March 8th marked International Woman’s Day and Mount Saint Vincent University took part in the celebrations.

The university held the 8th annual Girls 2019 Conference, a gathering for young women across our province to partake in workshops and activities helping build their confidence, leadership skills and lots more.

New data from Plan International Canada shows that for women aged 18 to 24, only 38 percent of them believe they have the same leadership opportunities as men.

Less than half of that number, 43 percent, believe their ideas aren’t taken as seriously as others. And nearly 72 percent have felt pressure to change their behavior because of their gender.

“I was excited about the paramedics, because I want to grow up and be one,” said 14-year-old Madison Crouse.

Girls learned skills from first responders, jobs that traditionally went to men. Now, officials say that’s changing.  

“The only limits they have are the ones they put on themselves. So dream really big,” said Halifax Regional Fire Service Captain, Andrea Speranza.

350 girls from around Nova Scotia were at the workshops on Friday. Through the sessions, the girls were encouraged to find the things they love about themselves.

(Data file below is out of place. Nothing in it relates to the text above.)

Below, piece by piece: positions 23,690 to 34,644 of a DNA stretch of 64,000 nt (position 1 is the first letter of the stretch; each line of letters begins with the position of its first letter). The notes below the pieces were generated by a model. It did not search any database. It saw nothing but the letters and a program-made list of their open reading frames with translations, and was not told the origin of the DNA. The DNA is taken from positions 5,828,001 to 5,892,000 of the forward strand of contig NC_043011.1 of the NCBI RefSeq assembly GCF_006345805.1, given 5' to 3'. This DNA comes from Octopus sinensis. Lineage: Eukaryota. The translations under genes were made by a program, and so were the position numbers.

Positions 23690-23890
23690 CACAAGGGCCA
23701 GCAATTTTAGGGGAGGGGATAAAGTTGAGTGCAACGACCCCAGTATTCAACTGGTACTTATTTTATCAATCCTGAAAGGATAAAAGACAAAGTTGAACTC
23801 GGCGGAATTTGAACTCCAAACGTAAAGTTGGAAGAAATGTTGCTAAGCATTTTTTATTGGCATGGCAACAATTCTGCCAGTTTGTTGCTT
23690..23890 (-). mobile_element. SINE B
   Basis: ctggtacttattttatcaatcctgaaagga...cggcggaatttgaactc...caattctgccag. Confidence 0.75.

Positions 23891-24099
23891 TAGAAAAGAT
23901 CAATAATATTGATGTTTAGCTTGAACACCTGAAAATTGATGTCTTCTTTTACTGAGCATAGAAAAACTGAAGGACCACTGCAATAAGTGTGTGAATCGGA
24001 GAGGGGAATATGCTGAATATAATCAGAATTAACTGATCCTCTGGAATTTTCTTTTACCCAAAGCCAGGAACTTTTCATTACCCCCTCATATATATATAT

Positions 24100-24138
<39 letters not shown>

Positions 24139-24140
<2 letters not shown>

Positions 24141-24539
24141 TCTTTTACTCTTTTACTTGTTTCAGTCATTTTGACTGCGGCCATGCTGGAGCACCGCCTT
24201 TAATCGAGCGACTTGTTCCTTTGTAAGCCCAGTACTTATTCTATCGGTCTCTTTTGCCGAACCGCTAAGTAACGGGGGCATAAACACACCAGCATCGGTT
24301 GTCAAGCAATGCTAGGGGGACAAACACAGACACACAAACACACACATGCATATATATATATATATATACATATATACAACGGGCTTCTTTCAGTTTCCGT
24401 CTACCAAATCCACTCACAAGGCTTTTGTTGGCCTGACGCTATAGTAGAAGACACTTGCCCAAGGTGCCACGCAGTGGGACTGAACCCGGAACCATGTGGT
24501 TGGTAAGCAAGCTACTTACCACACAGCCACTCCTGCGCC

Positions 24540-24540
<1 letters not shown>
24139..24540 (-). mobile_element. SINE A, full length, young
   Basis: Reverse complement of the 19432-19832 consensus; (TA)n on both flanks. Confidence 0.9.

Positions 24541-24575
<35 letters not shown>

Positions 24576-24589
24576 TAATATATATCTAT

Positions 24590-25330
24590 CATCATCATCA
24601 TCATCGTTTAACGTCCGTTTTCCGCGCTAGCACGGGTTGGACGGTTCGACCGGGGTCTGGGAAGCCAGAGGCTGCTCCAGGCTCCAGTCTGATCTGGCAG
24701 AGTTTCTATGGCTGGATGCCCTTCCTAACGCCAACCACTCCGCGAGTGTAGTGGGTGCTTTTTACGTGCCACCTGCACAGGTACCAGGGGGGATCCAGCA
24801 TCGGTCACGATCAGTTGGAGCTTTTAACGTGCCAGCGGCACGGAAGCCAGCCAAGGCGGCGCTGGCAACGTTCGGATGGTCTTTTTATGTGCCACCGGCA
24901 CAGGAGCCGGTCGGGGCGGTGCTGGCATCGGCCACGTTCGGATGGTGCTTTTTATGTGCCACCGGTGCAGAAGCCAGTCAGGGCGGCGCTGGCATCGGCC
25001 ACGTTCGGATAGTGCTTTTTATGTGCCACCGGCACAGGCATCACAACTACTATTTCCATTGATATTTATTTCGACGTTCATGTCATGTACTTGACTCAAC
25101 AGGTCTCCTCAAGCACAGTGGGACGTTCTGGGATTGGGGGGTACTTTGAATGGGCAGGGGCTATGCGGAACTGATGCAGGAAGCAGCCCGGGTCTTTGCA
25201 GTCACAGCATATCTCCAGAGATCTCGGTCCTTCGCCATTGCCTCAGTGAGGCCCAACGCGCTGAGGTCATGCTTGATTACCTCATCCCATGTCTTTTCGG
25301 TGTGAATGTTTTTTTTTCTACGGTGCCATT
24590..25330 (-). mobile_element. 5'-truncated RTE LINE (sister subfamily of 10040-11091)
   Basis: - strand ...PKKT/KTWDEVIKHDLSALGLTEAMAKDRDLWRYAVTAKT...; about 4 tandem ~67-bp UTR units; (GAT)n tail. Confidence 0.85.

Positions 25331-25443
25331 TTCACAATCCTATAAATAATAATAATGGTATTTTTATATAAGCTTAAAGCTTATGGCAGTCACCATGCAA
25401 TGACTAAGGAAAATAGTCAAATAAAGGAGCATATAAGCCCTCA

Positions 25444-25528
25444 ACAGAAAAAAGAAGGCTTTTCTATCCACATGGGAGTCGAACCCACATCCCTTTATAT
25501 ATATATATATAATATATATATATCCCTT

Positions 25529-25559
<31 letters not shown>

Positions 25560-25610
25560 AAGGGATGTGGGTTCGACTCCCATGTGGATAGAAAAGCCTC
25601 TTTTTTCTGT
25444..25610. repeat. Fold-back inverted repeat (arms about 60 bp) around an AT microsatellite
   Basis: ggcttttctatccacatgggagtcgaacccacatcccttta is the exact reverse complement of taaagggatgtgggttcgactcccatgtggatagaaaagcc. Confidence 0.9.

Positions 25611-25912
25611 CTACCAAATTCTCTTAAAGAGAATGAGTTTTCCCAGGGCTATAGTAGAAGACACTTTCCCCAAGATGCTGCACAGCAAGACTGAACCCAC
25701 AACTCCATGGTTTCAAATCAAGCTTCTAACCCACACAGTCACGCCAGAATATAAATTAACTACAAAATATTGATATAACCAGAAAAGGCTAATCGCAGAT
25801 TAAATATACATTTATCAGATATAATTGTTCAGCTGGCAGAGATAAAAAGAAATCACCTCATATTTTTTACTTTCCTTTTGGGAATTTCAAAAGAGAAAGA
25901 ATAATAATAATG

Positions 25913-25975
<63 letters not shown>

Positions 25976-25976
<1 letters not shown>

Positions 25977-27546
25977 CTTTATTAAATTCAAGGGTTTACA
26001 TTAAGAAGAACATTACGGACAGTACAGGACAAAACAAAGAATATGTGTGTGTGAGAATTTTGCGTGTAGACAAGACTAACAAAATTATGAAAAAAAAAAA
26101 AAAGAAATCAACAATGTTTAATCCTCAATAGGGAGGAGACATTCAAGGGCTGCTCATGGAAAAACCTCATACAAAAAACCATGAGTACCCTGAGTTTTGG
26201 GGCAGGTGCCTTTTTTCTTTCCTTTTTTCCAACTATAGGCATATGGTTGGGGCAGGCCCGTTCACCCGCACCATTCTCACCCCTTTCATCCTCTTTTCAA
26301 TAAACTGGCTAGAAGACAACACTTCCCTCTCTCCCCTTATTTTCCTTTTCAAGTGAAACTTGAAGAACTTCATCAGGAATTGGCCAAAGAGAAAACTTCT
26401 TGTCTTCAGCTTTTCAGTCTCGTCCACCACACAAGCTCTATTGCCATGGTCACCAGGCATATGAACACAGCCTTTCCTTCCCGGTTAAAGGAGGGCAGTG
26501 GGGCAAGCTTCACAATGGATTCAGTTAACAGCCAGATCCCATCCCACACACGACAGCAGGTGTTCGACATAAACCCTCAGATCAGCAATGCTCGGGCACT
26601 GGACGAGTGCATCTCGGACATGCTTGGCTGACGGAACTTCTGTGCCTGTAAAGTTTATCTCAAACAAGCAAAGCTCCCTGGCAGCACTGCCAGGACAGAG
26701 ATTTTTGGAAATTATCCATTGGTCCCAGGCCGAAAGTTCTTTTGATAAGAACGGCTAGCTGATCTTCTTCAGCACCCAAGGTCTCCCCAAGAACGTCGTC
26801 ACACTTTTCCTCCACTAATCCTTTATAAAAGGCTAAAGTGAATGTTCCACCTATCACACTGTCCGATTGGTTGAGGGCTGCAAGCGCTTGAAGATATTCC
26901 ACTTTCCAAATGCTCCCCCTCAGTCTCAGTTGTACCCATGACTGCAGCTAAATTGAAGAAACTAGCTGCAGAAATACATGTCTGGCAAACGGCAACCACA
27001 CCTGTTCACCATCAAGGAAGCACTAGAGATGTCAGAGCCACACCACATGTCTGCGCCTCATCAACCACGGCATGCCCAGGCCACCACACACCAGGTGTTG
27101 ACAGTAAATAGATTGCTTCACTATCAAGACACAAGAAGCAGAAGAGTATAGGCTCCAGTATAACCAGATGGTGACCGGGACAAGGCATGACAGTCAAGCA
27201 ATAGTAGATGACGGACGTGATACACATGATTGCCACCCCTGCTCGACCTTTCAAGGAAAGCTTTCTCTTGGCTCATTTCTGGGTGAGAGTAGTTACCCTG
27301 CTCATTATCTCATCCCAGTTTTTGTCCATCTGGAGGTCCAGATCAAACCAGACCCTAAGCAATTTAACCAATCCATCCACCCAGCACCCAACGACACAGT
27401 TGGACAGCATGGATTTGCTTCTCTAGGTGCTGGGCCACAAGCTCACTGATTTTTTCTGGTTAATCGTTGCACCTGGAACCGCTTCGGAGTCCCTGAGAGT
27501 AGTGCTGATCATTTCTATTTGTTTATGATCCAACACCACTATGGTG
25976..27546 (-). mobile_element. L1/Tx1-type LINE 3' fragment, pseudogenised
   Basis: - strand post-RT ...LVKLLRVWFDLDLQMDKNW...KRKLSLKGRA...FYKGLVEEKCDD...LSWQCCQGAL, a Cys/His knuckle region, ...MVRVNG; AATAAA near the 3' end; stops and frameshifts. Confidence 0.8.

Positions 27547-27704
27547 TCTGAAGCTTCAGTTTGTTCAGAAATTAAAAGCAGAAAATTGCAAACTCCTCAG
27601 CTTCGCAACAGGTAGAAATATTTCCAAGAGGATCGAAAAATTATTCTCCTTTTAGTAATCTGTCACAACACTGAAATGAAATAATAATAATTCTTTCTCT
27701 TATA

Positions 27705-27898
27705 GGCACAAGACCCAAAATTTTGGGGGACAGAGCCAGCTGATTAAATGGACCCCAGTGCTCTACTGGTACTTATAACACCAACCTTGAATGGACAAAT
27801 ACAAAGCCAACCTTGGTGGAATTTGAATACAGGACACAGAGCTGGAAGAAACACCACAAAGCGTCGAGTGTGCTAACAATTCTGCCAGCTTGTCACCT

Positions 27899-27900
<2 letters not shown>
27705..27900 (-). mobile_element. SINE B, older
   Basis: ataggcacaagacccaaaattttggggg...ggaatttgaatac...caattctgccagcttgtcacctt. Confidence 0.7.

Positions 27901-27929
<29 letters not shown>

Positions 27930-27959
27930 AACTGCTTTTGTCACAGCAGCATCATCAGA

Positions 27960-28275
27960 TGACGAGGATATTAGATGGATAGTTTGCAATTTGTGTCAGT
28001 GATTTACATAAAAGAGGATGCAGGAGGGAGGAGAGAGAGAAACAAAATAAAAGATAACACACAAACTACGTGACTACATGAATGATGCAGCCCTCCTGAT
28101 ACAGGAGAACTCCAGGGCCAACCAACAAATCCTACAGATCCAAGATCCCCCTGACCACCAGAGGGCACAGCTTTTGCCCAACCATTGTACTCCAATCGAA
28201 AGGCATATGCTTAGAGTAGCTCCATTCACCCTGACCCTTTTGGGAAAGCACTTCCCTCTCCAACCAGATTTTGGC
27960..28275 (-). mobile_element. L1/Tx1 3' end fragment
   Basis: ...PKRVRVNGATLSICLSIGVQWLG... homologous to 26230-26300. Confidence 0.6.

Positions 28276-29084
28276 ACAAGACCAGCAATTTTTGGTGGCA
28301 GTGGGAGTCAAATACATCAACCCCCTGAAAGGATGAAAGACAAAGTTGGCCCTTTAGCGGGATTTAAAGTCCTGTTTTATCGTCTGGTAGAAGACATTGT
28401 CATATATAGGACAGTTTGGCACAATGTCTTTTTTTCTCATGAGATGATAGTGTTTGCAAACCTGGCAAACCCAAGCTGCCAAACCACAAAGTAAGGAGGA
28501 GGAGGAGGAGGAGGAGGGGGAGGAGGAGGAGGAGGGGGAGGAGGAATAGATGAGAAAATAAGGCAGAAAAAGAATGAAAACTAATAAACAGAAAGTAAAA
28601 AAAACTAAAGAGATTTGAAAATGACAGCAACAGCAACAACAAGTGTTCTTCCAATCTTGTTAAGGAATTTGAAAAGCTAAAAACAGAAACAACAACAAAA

One of the main takeaways from the workshop is finding confidence through the things that make you unique.

“I play guitar, but I prefer listening to music,” said 16-year-old Lily Brigham-Gale.

“We’re always taught as women to dumb down our skills. We’re taught that like, keep it on the down-low,” said Zahra Dhubow, YMCA Gender-Based Violence Prevention Project Facilitator.

Organizers say being together and learning from each other, is a huge part of the experience.

“It’s good to find people who are similar to you, who share your interests,” said Brigham-Gale. “But I think it’s even more important to find people who don’t share your interests, and then you can learn more from them.”

With files from CTV Atlantic's Emily Baron-Cadloff